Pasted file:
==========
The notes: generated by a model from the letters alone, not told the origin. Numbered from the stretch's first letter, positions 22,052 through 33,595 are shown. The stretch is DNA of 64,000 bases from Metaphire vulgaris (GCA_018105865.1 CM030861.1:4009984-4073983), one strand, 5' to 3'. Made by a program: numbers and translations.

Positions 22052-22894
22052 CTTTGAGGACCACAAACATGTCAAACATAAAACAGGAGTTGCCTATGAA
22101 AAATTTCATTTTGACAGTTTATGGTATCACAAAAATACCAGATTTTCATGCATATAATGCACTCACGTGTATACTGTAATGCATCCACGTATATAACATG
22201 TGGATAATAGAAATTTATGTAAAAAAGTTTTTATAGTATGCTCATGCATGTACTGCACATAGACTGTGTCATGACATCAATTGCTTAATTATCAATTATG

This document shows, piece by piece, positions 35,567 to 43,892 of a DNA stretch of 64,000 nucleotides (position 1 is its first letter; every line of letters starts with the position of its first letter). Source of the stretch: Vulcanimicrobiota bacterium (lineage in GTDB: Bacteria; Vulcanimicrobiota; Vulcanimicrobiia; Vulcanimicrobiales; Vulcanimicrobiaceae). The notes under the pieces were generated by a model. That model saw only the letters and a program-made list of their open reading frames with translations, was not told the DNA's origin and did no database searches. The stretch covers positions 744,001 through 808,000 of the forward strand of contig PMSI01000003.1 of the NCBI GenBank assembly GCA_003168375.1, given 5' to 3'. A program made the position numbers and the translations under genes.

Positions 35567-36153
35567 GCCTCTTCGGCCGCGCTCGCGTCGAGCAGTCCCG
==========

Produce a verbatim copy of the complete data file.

The notes: generated by a model from the letters alone, not told the origin. Numbered from the stretch's first letter, positions 22,052 through 33,595 are shown. The stretch is DNA of 64,000 bases from Metaphire vulgaris (GCA_018105865.1 CM030861.1:4009984-4073983), one strand, 5' to 3'. Made by a program: numbers and translations.

Positions 22052-22894
22052 CTTTGAGGACCACAAACATGTCAAACATAAAACAGGAGTTGCCTATGAA
22101 AAATTTCATTTTGACAGTTTATGGTATCACAAAAATACCAGATTTTCATGCATATAATGCACTCACGTGTATACTGTAATGCATCCACGTATATAACATG
22201 TGGATAATAGAAATTTATGTAAAAAAGTTTTTATAGTATGCTCATGCATGTACTGCACATAGACTGTGTCATGACATCAATTGCTTAATTATCAATTATG

This document shows, piece by piece, positions 35,567 to 43,892 of a DNA stretch of 64,000 nucleotides (position 1 is its first letter; every line of letters starts with the position of its first letter). Source of the stretch: Vulcanimicrobiota bacterium (lineage in GTDB: Bacteria; Vulcanimicrobiota; Vulcanimicrobiia; Vulcanimicrobiales; Vulcanimicrobiaceae). The notes under the pieces were generated by a model. That model saw only the letters and a program-made list of their open reading frames with translations, was not told the DNA's origin and did no database searches. The stretch covers positions 744,001 through 808,000 of the forward strand of contig PMSI01000003.1 of the NCBI GenBank assembly GCA_003168375.1, given 5' to 3'. A program made the position numbers and the translations under genes.

Positions 35567-36153
35567 GCCTCTTCGGCCGCGCTCGCGTCGAGCAGTCCCG